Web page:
The fashion designer Amanda Wakeley lives in Earls Court, London, with Lola, her black labrador.
I searched for months before I decided to buy this place. I employed a property finder who started with a list of hundreds of homes, before whittling it down to about 20, which we then viewed. But the home I decided to buy - this place - was in fact the home I'd been living in for about four years.
After all that looking around, I decided that what I had here was so much better than all the places the property finder was showing me, and I loved the central location. Fortunately, my landlady agreed to sell at just the right time.
I have made some rather unconventional changes. I have turned a two-bedroom, two-bathroom apartment into one big, luxurious, one-bed, one-bath flat. Even my architect thought I was mad. I may have narrowed my market if ever I come to sell, but I believe there are a growing number of people who appreciate this kind of luxurious living.
The first thing I did was paint all the floorboards and walls black in one half of the house, and all white in the other. It sounds dramatic, but it actually has a very calming, neutral effect.
My idea was to create a space that was a bit like living in a black-and-white photograph; I wanted the colour to come from the people within my home, not the home itself. People are often shocked when I tell them I have black walls: "How depressing!" they say. But I find it more uplifting. It was a big change from how it looked before, with pale wooden floors and bright orange walls.
I wanted something dramatic and elegant in the front room, so I commissioned this huge diamanté chandelier. Other than that, the front room is quite traditional-looking, with original features. I have a black 17th-century Ming cabinet opposite the fire. I bought it from an antiques dealer in Portobello, and it discreetly hides the television and DVD-player.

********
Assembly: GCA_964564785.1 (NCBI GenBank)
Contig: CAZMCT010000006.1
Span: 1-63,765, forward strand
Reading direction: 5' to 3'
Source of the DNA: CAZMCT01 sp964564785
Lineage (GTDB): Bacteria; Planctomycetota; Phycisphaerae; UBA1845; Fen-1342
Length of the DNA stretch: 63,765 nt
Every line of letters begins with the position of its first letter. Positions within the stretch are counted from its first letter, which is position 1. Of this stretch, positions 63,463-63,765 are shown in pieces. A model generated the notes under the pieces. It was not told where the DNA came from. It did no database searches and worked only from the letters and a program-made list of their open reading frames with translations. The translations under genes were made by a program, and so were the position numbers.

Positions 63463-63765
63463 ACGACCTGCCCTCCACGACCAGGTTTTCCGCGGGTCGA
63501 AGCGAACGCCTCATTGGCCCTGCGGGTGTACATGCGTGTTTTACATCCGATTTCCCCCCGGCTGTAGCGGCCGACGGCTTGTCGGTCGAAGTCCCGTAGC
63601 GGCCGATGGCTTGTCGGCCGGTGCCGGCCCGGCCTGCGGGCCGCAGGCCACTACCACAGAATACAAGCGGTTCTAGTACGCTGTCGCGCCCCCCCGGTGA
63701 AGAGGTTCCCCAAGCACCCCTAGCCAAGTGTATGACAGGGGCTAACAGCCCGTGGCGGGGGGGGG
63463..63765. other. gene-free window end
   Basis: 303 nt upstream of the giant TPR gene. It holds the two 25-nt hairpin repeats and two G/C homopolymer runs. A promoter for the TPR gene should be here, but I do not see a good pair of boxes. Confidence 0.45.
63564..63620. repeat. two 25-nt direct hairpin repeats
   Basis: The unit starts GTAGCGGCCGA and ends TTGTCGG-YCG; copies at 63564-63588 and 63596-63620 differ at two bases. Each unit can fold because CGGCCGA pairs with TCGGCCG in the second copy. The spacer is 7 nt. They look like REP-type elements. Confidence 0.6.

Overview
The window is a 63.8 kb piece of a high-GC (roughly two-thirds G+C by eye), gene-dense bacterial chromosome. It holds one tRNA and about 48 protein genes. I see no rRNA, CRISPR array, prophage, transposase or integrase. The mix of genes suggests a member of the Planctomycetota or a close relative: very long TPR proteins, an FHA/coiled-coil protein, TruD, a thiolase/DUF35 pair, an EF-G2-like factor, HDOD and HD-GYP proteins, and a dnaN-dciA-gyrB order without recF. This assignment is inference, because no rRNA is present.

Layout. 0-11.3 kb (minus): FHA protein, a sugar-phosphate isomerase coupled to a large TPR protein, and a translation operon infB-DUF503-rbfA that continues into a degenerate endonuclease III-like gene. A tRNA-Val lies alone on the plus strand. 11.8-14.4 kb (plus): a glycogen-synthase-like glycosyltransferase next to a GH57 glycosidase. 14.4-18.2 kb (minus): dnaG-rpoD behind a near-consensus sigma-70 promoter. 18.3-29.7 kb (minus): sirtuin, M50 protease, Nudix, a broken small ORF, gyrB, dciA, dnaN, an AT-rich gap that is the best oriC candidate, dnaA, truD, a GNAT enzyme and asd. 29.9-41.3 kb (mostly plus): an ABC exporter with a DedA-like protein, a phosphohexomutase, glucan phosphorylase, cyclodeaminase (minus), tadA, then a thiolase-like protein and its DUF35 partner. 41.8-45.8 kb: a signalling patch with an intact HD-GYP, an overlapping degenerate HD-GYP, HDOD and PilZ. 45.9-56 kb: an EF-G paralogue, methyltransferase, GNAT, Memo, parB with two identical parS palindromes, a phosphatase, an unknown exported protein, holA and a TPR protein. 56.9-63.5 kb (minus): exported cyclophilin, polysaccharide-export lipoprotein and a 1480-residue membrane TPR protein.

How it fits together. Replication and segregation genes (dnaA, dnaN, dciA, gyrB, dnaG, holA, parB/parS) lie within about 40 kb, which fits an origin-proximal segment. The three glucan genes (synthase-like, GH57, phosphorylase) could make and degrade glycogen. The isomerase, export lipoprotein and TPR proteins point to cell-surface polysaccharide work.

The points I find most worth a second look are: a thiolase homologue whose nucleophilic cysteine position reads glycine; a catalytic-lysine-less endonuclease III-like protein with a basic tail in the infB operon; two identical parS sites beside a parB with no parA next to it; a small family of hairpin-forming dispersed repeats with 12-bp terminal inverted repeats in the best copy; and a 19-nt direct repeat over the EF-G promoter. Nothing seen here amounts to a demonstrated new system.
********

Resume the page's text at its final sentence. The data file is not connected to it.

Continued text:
There's not a lot of other furniture in the room apart from two black two-seat suede leather sofas next to the fireplace and lit up beside two white free-standing lights by Kelly Hoppen.
I am a believer in feng shui and the healing power of crystals. My acupuncturist recommended that I get in touch with a dowser who cleared the negative energy from my flat.
I have two huge rose quartz crystals, one beside the window in the front room and one as you enter the front door, which she positioned there to keep the flow of energy running through the place. She also cleared the flat of a benign spirit who, she said, had been there for many years.
I'm into Eastern philosophy. For my work, I travel to India and China and am inspired by the way people there live so contentedly with few possessions.
Next door to the front room is the kitchen, which has just the basic appliances. I don't bother with a dishwasher. There's a huge flat free-standing granite bowl I got from India, plumbed in as a sink.
The hallway leads through to my bedroom. I love to live minimally, and although I have stacks of books, I keep them hidden beneath white blinds in the hall. I also have a small office closed away in a cupboard near the bedroom.
If you are going to live minimally, you need to have good places to put things. My rule is one thing in, one thing out; I'm always paring down. I find the process of getting rid of excess things in my life very cathartic. I know when I am about start a new collection as I start throwing things out. You really don't need to have so much stuff.
My bedroom is my sanctuary. I have a huge white and cream suede bed by Alma leather (almahome. co.uk), which also made the sofas. The floors and walls in my bedroom are all white, and on the window are six mother of pearl shells I bought from a beach hawker in Mauritius.
The bed looks on to my open-plan wet room and shower. The bathroom is the room I lavished most expense upon. In between the bed area and bathroom there is a glass wall with a plasma TV set in. Beneath it is a large clear bowl, filled with green chrysanthemums around white candles. I adore Diptyque candles, which are expensive, but the secret is not to have them burning all the time, so they last a lot longer.
From the bathroom you walk into my built-in dressing room. I have a lot of shoes kept neatly in black boxes, and a Louis Vuitton trunk set. My jerseys, jackets and shirts are in colour-co-ordinated sections.
The only loo is in my bedroom. This is how it should be. This is not Piccadilly Circus: the people I have in my home are the people I really want to be around me.
A friend brought me back some black loo-paper from Paris; he said I was the only person he knew who would appreciate it.
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